Imagining a “garden at dusk” led me to paint several layers of dusky colors in a very light value on the entire surface of the cloth, using soy milk and natural pigments. I would never have used the vintage white damask formal linen tablecloth for dining purposes. My cloth is long enough for two instances of the stencil, which was created from a full sheet of stencil paper. The finished image will be approximately 16” x 30.” Placing my stencil on the cloth before pasting allows me to see where the background colors fall within the stencil design. Before pasting the design (rice paste through the stencil), the stencil and the bamboo stretching sticks–“shinshi,”–soak in water.
Here is some new work using my new Spring stencil. First I created the background water pattern, using the water stencil featured in this post. I pasted my Spring stencil over that background. One of the challenges for me was getting the values dark enough in contrast to the background. This was in part due to my tendency to be tentative with use of pigments. Also, the work looks darker when it is wet; nevertheless I still had trouble getting dark enough values. I painted probably 4-5 layers of pigments and soy. In the top image, the darkest values in the branches and buds were painted on after washing off the paste – a method of fixing it when you wash the paste off too soon!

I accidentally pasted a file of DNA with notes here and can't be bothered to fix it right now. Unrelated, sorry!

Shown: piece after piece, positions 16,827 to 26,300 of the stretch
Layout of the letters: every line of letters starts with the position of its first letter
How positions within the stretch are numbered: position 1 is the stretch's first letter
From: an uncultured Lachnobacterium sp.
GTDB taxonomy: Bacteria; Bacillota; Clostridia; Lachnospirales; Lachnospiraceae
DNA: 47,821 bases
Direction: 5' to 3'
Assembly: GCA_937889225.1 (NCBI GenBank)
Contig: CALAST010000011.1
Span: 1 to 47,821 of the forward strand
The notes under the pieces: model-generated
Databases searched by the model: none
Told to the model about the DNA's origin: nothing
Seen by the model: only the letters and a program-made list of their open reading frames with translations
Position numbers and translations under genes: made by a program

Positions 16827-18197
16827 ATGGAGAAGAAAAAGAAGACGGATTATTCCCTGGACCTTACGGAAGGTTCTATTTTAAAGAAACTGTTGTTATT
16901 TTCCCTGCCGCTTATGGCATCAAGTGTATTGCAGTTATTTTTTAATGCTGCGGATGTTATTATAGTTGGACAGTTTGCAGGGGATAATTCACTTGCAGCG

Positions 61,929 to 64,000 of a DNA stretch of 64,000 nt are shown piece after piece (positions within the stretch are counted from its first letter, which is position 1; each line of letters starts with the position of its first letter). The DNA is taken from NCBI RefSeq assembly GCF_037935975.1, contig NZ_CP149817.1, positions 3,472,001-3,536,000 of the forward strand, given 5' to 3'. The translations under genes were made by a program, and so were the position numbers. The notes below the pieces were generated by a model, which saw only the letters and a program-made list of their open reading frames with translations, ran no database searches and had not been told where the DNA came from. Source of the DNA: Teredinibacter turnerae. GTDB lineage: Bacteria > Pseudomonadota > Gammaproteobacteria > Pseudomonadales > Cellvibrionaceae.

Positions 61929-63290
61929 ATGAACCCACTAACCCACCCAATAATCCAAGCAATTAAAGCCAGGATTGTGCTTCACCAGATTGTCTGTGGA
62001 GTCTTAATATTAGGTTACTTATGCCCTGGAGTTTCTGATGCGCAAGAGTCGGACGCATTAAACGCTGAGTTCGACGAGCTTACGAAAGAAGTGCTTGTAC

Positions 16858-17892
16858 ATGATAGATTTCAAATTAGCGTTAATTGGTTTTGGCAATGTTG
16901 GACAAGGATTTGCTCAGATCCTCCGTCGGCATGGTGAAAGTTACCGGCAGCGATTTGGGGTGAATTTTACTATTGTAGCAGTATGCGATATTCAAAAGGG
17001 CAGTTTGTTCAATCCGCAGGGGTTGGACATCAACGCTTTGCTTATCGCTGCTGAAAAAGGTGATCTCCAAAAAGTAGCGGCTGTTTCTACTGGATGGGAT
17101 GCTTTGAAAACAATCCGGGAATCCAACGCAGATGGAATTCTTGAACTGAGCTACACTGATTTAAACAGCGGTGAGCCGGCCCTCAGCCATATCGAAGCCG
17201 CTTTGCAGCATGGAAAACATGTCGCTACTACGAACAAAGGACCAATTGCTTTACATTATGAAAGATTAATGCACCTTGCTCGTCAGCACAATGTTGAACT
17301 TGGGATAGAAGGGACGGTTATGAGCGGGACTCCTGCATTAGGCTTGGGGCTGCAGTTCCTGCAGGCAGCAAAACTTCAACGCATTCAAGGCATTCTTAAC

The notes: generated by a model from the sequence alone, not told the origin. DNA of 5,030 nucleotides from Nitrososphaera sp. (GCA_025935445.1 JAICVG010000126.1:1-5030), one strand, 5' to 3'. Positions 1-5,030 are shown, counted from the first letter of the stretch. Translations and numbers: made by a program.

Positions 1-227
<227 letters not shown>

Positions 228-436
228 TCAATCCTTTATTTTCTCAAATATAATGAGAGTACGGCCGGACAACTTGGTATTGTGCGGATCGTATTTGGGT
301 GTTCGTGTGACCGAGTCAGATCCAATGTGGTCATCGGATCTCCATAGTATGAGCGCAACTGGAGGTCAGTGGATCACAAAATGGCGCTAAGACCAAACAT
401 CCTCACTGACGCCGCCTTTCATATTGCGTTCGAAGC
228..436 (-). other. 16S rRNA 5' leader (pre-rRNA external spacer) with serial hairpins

Another general challenge in katazome, which I really felt while working on this piece, is that the yellowish rice paste resist covers the lightest values in the work, so what you see is not really what you get. This adds to the excitement (and/or disappointment!) when you do finally wash off the paste! I’ve posted more photos of the work in progress in this photo album on my Facebook page.
I stitched the piece to a sheet of handmade Japanese moriki kozo paper from Wet Paint Art, treated with konnyaku starch (to give it texture and strengthen it for stitching).
In the example above I added an image of a cardinal before pasting the Spring stencil. The cardinal was dyed and covered with paste before adding the primary Spring layer.
A cardinal takes flight from a rain garden near my house – a surprising flash of red that always makes my heart skip a beat!
Below are images of the pieces I completed since I have become a member of Project Art for Nature.
Visiting my site in mid-June, I saw a field of one of my favorite native wildflowers, Monarda fistulosa (also known as wild bergamot or bee balm), not yet in bloom but vigorous with upward verdant growth. The topmost leaves of brilliant yellow-green seemed almost like sources of light. Three of the pieces are my response to observing this field.
I was also attracted to a hillside dense with tall, graceful grass. I have since learned this is an invasive and difficult-to-eradicate species called reed canary grass (Phalaris arundinacea). Its presence can lead to a decline in native plants. Since learning this, I have noticed it everywhere – in roadside ditches, parks, etc. It grows so thick it tends to choke the wetlands.